Merlo Podlewski : The Undertow in Jack Johnson’s Flow

A decade ago, Merlo Podlewski got the call to play with an obscure surfersongwriter named Jack Johnson.
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A decade ago, Merlo Podlewski got the call to play with an obscure surfersongwriter named Jack Johnson. Podlewski’s chill demeanor and love for the Meters, Jimi Hendrix, and Bob Marley made him an easy personal match for laid back Jack, and he’s been riding high on a monster wave with him ever since. Johnson’s latest, To The Sea, is out now.

Jack Johnson has professed his passion for “unobtrusive tones.” Is that how you would describe what you’re going for?

I guess so. I’m going for a reggae tone, but I’m not playing those licks in their native context. We go for the irie tones of a reggae band—slightly dirty guitar, dry, old-school drums, warm, round bass, and a mellow vocal—but we don’t use one-drop rhythms or anything like that. I learned loads of licks listening to Family Man Barrett and Robbie Shakespeare growing up, but we mostly play them in an American soul style.

Can you elaborate?

Different styles of music utilize many of the same stock licks. Where they stop and start in a bar is often the only difference between, say, a funk lick with an emphasis on one, and the same lick in an afro beat context, where it might start on three. Reggae is like soul like moved over— you don’t emphasize the one as much, but the licks are essentially the same.

Can you draw similar comparisons tonally?

When I started playing in clubs, I discovered that Latin music and reggae have essentially the same warm bass tone. If you can get that tone out of a rig, you can do world music gigs, plus soul and hip hop.

How do your mechanics factor into nailing the irie tone?

I feel that you need heat on the front end in order to achieve a true tone, so I use heavy strings, high action, and I dig in—even on low-volume gigs. I’ll pluck up near or on the neck to mellow my sound. I play a lot of Jack’s stuff using frets five through ten. In that region, you get a warm sound that doesn’t grind like the tone you get from playing the lower frets, and the notes don’t jump out too much either. The middle region of the neck is the sweet spot.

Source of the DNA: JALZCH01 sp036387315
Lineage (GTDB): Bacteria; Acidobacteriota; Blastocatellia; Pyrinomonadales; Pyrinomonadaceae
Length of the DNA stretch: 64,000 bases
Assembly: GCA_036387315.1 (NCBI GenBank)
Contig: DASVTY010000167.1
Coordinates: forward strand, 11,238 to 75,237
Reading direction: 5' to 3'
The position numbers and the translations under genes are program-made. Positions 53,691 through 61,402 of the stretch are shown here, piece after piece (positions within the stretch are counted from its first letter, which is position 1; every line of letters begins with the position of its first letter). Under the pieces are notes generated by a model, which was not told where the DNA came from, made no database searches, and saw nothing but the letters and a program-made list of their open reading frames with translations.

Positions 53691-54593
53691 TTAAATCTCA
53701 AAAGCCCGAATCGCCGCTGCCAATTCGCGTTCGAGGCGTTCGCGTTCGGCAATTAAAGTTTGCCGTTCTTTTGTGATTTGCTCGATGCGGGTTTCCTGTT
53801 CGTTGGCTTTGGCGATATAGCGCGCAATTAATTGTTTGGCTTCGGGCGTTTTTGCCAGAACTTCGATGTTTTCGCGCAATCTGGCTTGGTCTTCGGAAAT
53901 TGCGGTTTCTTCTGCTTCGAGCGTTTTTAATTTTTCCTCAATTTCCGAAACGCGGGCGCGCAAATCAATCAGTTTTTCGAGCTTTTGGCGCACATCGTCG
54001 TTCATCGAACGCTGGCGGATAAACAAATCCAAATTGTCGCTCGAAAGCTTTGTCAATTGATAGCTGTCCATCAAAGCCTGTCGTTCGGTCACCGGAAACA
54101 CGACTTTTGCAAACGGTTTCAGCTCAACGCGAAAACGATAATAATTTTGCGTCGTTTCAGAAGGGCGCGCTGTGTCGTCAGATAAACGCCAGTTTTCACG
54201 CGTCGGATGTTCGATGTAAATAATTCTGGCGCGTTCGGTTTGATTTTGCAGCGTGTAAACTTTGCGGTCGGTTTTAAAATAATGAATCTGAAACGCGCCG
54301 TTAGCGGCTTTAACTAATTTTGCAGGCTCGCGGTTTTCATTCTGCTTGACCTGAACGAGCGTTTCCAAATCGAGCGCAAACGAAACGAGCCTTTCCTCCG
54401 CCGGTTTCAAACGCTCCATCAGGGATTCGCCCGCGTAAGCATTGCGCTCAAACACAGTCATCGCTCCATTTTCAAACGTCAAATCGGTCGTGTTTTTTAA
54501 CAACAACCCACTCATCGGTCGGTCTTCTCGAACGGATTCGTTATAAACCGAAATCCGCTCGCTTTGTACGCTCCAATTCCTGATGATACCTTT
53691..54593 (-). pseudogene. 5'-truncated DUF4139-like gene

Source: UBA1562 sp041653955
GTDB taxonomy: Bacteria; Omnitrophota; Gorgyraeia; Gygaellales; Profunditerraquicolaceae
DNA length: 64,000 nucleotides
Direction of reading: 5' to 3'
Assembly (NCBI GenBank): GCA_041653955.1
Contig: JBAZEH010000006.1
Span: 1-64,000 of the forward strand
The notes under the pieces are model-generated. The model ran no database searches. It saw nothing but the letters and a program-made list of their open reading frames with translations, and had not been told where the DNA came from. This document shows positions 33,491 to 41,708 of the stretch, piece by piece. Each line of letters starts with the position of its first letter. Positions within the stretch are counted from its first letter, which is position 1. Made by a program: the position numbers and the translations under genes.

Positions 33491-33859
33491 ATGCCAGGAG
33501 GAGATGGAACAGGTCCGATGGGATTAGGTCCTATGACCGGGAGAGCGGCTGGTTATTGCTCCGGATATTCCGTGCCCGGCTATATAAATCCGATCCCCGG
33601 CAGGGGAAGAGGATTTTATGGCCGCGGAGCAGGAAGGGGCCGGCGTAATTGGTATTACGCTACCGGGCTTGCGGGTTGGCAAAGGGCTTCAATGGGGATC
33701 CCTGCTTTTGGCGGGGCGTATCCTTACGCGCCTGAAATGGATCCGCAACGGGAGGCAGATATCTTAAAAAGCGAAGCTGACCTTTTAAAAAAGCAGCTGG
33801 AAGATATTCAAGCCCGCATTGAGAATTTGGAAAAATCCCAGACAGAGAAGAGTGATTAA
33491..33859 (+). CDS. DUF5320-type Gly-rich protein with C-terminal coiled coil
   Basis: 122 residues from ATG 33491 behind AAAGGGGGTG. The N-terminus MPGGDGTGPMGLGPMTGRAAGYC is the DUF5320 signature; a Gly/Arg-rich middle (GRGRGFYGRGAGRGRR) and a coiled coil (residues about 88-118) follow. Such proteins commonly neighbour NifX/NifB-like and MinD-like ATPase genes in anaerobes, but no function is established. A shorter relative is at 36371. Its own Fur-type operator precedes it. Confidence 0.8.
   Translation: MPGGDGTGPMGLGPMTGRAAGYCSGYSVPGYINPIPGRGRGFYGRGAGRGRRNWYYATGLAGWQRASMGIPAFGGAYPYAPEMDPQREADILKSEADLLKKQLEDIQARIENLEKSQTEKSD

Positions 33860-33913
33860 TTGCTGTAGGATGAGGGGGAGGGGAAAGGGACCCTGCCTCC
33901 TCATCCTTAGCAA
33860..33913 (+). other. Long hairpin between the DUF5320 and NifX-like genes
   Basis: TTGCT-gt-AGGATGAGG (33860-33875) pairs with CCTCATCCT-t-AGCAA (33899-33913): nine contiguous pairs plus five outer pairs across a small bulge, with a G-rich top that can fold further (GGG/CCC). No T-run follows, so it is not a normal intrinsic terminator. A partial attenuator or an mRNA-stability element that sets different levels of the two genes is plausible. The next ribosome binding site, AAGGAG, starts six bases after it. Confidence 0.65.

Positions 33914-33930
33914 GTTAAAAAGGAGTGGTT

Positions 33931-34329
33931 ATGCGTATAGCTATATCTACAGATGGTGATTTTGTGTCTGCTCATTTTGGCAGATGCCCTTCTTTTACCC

Jack Johnson, To The Sea [Brushfire, 2010]

Basses Hofner HCB-CB Club Bass, ’70s Epiphone (studio)
Rig Tech 21 Landmark 300 head, Ampeg SVT-810E 8x10 cabinet, Ampeg B-15 (studio)
Strings GHS Bass Boomers Heavy (.050–.115)
Tone tip “If the venue is too boomy, I’ll cut my amp volume way down and rely on the monitors.”


Dave Dreiwitz : On Taking It To The Stage

WHICH ONE’S PINK? WHO’S THE BASS player in Ween? Such questions have multiple answers. Guitarist and singer Mickey Melchiondo, AKA Dean Ween, plays plenty of bass on the recordings. Singer/guitarist Aaron Freeman, AKA Gene Ween, does too. In addition, producer and former Rollins Band bassist Andrew Weiss usually plays a bit on each record. Since 1997, Dave Dreiwitz has been Ween’s bassman whenever the wackedout alt-rock outfit attacks the stage. He usually plays a cut or three in the studio, as well.